Did she deliver a lot of lectures on women’s right?


Did she repeal the Hudood laws when she had a chance?


Did she yell “roti kapra makaan” a lot?


Did that have any impact on poverty in Pakistan today?


I could continue like this for pages and pages, but it all comes back to the same thing. Loving Benazir Bhutto is fine, but let’s not toss in all these (misguided) slogans regarding her ‘guts and glory’ as a leader. She was a human, just like the rest of us. Got a few things right, got a lot of things wrong, but mostly, got lucky (or unlucky?) in inheriting a political dynasty. And just like her father, she has seen to it that the dynasty continues via Bilawal (Bhutto) Zardari.

May she rest in peace.

Nadya V Social critic and part-time gossip monger
The views expressed by the writer and the reader comments do not necassarily reflect the views and policies of the Express Tribune.


Ali | 12 years ago | Reply Well written, I also used to think why Benazir Bhutto is considered a hero by so many when she failed to deliver most of her promises. But may her soul rest in peace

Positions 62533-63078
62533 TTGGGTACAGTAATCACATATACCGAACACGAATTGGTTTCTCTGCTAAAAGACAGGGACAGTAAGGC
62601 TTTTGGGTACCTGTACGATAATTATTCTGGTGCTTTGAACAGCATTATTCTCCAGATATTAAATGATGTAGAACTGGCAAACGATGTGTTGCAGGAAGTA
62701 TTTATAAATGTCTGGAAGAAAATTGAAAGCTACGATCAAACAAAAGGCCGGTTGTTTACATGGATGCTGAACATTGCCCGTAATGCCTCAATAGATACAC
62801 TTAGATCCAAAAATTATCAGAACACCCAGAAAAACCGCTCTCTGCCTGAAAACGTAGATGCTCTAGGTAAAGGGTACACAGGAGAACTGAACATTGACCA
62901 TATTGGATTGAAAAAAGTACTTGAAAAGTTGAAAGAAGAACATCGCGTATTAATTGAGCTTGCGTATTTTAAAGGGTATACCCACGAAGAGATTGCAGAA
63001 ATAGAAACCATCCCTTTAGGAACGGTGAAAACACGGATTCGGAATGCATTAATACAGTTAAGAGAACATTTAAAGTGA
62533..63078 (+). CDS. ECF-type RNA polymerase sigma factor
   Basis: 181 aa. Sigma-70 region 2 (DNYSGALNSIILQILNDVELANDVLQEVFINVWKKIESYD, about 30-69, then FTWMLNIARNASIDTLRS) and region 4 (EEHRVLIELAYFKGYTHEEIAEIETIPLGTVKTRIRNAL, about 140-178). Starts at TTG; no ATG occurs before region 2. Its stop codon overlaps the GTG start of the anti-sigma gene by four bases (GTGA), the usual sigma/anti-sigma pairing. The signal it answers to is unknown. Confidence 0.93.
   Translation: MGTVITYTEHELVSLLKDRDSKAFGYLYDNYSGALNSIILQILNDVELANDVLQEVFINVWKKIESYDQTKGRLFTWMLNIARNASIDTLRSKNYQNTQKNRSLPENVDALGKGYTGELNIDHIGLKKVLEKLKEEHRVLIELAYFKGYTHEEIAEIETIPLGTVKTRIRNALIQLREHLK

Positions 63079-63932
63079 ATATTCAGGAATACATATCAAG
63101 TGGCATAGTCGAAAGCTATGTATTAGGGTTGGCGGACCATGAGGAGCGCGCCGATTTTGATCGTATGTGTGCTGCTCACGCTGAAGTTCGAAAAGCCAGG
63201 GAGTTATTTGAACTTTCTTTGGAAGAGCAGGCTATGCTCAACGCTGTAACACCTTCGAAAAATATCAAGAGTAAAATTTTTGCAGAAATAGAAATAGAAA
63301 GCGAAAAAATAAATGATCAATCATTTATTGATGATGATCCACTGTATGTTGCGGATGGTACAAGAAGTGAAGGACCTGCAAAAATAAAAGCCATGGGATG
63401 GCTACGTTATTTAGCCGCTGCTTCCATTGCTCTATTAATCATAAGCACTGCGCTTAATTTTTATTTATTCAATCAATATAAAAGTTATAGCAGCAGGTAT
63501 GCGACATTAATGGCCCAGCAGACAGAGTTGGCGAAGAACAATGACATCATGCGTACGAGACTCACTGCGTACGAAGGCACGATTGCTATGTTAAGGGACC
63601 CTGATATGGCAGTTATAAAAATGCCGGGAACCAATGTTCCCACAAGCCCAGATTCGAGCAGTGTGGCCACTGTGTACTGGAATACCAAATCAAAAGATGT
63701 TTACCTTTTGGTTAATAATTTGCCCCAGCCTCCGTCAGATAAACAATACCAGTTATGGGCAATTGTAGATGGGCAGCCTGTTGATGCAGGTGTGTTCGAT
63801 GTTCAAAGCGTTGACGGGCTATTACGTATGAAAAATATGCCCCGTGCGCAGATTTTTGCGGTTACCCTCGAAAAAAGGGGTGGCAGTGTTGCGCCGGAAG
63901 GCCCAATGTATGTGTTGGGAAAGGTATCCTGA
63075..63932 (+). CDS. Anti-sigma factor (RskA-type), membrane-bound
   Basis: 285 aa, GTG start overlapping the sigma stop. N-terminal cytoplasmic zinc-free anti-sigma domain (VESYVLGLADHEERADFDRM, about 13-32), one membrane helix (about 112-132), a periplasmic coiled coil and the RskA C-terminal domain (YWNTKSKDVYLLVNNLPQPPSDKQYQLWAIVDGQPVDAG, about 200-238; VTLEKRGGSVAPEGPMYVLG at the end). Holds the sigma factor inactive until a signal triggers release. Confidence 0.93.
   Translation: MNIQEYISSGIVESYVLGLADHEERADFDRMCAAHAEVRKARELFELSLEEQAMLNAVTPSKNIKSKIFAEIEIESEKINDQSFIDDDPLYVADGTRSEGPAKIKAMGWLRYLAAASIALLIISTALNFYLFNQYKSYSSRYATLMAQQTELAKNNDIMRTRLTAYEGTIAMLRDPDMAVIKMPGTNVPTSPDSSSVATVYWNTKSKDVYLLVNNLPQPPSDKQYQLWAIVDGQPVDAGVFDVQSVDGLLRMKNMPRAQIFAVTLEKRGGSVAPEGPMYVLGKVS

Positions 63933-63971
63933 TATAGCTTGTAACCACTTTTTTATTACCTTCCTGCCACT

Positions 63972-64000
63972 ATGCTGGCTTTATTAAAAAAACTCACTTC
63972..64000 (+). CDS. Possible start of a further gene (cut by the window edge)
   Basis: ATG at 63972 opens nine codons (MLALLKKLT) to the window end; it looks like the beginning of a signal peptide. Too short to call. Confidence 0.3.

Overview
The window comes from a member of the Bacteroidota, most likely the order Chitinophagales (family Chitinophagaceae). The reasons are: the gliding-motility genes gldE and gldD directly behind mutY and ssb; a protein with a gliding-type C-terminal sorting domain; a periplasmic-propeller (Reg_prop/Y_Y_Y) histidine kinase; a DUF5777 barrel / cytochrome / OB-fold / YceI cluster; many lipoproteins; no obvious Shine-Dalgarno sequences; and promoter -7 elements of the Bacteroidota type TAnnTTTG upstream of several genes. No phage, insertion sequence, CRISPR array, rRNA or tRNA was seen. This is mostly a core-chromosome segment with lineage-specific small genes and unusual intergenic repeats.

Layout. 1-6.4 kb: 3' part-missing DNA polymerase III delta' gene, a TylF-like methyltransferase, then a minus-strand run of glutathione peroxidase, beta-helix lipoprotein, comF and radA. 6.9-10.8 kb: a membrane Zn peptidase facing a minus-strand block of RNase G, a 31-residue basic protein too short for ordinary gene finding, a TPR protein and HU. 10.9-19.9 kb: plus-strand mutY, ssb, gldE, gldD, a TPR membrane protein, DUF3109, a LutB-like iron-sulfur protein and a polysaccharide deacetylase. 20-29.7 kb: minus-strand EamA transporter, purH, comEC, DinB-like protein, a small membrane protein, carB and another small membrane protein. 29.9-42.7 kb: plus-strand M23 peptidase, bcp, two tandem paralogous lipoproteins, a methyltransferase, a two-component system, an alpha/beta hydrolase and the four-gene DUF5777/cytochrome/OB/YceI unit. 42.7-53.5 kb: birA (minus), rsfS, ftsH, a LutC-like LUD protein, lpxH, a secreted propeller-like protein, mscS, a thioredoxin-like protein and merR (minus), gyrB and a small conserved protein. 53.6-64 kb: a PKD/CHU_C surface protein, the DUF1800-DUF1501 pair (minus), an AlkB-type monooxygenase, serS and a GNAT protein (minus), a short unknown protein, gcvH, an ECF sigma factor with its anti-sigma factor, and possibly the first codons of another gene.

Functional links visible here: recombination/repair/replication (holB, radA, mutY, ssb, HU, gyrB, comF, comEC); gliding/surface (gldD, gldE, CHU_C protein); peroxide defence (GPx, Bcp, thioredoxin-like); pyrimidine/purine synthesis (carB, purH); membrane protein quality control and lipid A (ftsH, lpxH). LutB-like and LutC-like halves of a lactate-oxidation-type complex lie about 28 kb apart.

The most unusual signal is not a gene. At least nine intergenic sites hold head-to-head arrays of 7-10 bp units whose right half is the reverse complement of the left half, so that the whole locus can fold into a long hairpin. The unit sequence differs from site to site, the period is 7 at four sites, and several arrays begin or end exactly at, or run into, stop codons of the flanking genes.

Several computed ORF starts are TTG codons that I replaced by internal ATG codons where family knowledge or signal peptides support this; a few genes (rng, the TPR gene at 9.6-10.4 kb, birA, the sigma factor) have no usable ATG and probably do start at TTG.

Saad | 12 years ago | Reply There are the books and written history and then there is the truth, especially when the generation which saw everything happened is still alive. Here's what Benazir Bhutto did for this country, She held the beacon of democracy while all the leftist stalwarts and many among PPP left the PPP helpless and leaderless after Bhutto's arrest. She fought a tyrant so Pakistan can be saved of some sanity and it was solely due to her vigil and effort that Pakistan is not North Korea or Burma today. While most of Pakistani middle class rhetorically suggests that her jails were luxury jails with air conditioning. Neither Zia nor Nawaz Shariff and neither the Judiciary including Iftikhar Chaudhry so nice to offer class A jails to her or her husband even though they had confidence of significant population. In her first tenure her efforts to do anything were thoroughly stalled by ISI, army and the Presidency, please read Operation Midnight Jackal and findout the facts. In her second tenure though, she put the economy on straight path. While Pakistani press lambasted her for accords with independent power producers, the records were sited as an example around South Asia as she got Pakistan a better deal than India, Bangladesh and other neighboring countries. Similarly we devalued our Rupee virtually half the amount by which India did, India being our major competitor in exports. But the media went into a frenzy. On both these accounts she expressed her disappointemnet in the hypocrisy and yellow journalism of Pakistani media in the national assembly. She derugalrised the Telecom, aviation and shipping sector effectively leading to three small airlines in the privatised sector. She removed all restrictions on the import of print material put in place by Zia so anyone can import print material as much as they want. She did this for a media which was massively hostile to everything she did. In fact even this act to get the media out of the clutches of establishment was declared a conspiracy by a media group which has failed to mend it ways still. On similar media opposition she had to abandon a far better MOU than the current contract on Gwadar in which the same media group launched a campaign stating Gwadar bech diya. In a similar way she had to scrap another project namely the Thar Coal project after signing of MOU. When the media declared it a conspiracy to choke Karachi by setting a coal power plant in the out skirts of the city. Upon this hue and cry for environmental concerns the government transferred the site of power plant away from Karachi, and the next day headlines of the most read urdu daily were 'Karachi ko mehroom ker diya gaya'. She increased the minimum wages and the support prices for cash crops along with the massive electrification and gassification of villages through Pakistan at an unprecedented scale. Resulting in improved conditions in villages throughout Pakistan. Last but not least while we slept during the military regime of Zia never bothering to start a missle program it was her that realised the need for it and launched Pakistan's missle program, even though she was disallowed by army to visit Kahuta. She was a beacon of hope which was effectively murdered by the same people who dismissed her governments and put her in jail, even though today they are all praise for her.